Hamisi grew up in Tanzania with his father. Despite the desire, his father was unable to afford the expensive healthcare to ease Hamisi’s suffering. But through the kindness of others the community rallied together and through their efforts they were able to raise enough money to send Hamisi for an operation which would change his life forever.
In February 2014 Hamisi and his father nervously boarded a plane bound for Coimbatore in Southern India. It was here that he was greeted by an expert team of plastic surgeons at Ganga Hospital who were about to change his life.
Hamisi underwent extensive surgery where the surgeons removed the entire leg below the knee which weighed a staggering 5kgs. They hoped that removing the weight would allow him to move freer and feel lighter; it will also help his father to carry him when he is unable to walk. People suffering from Plexiform Neurofibromatosis tend to heal slowly and there can be complications so doctors were concerned that he may not make a full recovery. Hamisi is obviously a fighter at heart and defied the odds and recovered quickly and the doctors were able to reAfter the operation Hamisi was fitted with prosthesis.  Special prosthesis was made exclusively for him; both for the amputated limb and special shoes for the other leg but then came the hardest part. For many days he was sent to a training centre where he had to learn to walk with a walker.  He needed very aggressive physiotherapy and walking training but doctors knew that they were pushed for time as he had a flight booked back to Tanzania after a couple of weeks. They worked overtime and fast to get him fit to walk and by the time he got on a plane he could take 30 steps with walker.move some more of the leg around the knee in On the 29th March 2014, Hamisi returned to Tanzania a changed boy. His father has been trained in his physiotherapy so he can continue to build his strength. Both father and son are overwhelmed and so happy with the outcome of the operation which has made both their lives so much easier. A few months ago Hamisi’s future looked bleak but now thanks to the help of many people he faces a brighter, freer, independent future.  

It just goes to show a little kindness can go a long way. 

APRIL 5TH 2014 MAFIKIZOLO LIVE IN BONGO-DAR ES SALAAM @ MLIMANI CITY CONFERENCE CENTER!! AN EVENT LIKE NO OTHER! PLAY HOUSE IN MY HOUSE, WITH SPECIAL GUEST PERFORMANCE TO BE ANNOUNCED LATER!! UR FAV RESIDENT SOULFUL, DEEP AND AFRO HOUSE DJ’S HARRY MAG, DJ SOULFUL AND H THE DJ.

This is a Kwaito, Soulful, Deep and Afro House event with LIVE performances by the internationally recognized Mafikizolo in Dar es salaam on the 5th of April 2014...accompanying Mafikizolo's LIVE performance will be local artists and your favourite Resident Soulful House DJ's 'DJ Soulful' 'Harry Mag' and the one and only 'H the DJ' Location of venue and Ticket availability will be made shortly.....Real Music Comes From Real People

KILI MUSIC AWARDS 2014?!! #SONG OF THE YEAR # Y’ALL VOTE FOR JOTO HASIRA- AA2 TO 15440- + VOTE YAHAYA AA4 TO 15440- # AFRO POP VOTE JOTO HASIRA- WRITE AF2 THEN SEND IT TO 15440- VOTE LADY JAY DEE A.K.A JUDITH WAMBURA HABASH- BEST FEMALE ARTIST OF THE YEAR!!!! Tchaoo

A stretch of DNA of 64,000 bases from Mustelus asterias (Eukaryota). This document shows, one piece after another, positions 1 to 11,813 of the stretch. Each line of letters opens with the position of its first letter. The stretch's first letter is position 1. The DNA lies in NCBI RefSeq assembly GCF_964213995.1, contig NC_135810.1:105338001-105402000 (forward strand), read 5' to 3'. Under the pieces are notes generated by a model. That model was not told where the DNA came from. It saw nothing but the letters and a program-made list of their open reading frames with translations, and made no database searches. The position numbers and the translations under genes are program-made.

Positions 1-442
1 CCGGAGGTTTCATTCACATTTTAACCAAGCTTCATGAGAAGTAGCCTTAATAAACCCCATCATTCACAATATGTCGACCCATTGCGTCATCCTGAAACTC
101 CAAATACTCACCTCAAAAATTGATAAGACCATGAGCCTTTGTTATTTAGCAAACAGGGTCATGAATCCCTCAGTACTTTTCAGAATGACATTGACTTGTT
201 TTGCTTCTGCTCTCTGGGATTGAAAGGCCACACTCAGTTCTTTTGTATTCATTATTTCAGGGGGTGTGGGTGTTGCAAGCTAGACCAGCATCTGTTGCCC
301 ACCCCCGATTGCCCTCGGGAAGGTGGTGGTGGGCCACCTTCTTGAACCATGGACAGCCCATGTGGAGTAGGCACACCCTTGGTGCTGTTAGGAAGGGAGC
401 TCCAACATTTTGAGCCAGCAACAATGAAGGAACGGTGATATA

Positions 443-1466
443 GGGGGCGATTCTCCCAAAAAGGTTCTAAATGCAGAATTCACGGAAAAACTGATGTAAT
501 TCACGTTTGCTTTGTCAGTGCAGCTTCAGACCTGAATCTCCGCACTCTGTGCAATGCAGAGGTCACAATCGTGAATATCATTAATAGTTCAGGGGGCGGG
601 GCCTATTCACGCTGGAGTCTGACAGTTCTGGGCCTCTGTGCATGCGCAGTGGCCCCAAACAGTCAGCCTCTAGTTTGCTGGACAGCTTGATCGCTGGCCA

R& B/Zouk/Kwaito singer from United Republic of BONGO. She was voted Best
Tanzanian Female R&B Artist in 2002, performed at the Kora All Africa Designers Competition, and was awarded "Best R&B Album" at the Tanzania Music Awards on August 6, 2004. In July 2005, she won an award for "Best Female video for South Africa". She was among the first females to sing R&B in Swahili…..Vote>>> >>>
SWAHILI VERSION

PICS OF THE DAY WITH YOUNG AND HOTTEST TZ HAMISA HASSAN MOBETO, MODEL, ACTRESS AND VIDEO VIXEN Aiii!!


AS SOMEONE WHO BLOGS ON A SOMEWHAT REGULAR BASIS IN DIFFERENT OUTLETS, I’VE DISCOVERED SOMETHING RATHER DISTURBING ABOUT MYSELF- Y’ALL KEEP YOUR HEAD UP >>>>>>>>>>>>>>>>>>>>!!!!!>>>>

As someone who blogs on a somewhat regular basis in different outlets, I have discovered something rather disturbing about myself. Whenever I am trying to think of something to write about, I find that I am more naturally drawn towards the critique. Not necessarily negative, but probably mostly so. As I think about it I have come to find a simple reason for this: the critique is easy. The nature of our world and of humans in general is that it is a very flawed place, and its inhabitants even more so. There is no end of things to critique, and thus an endless supply of things to take to task. For the writer this usually makes for easy pickings, and most of the time it's pretty fun too!

More positive writing, on the other hand, takes a great deal more effort. To be sure, a good critique takes effort as well, but it is far easier to find a subject to critique than it is to find a subject to write about positively. When it comes to design- especially design within the church market- it is extraordinarily difficult to write nice things as a matter of course. Those of us who are in the thick of it know the flaws and failings and ridiculous things that happen within our church's communication strategies, and venting through our writing is not only easy but also incredibly cathartic. I find myself falling into this constant pattern of tending towards the negative and the critique, and while I hopefully make valid points from time to time, I also recognize that I usually fail to offer encouragement except in very oblique ways. No doubt (and here I am in full-on confession mode) much of this stems from my own frustrations which cannot help but seep into the things that I write. But as I come out of an extremely busy and frustrating month, I decided that sometimes we (read: I) need a reminder of why we do what we do, and to celebrate the good that can be and is being done.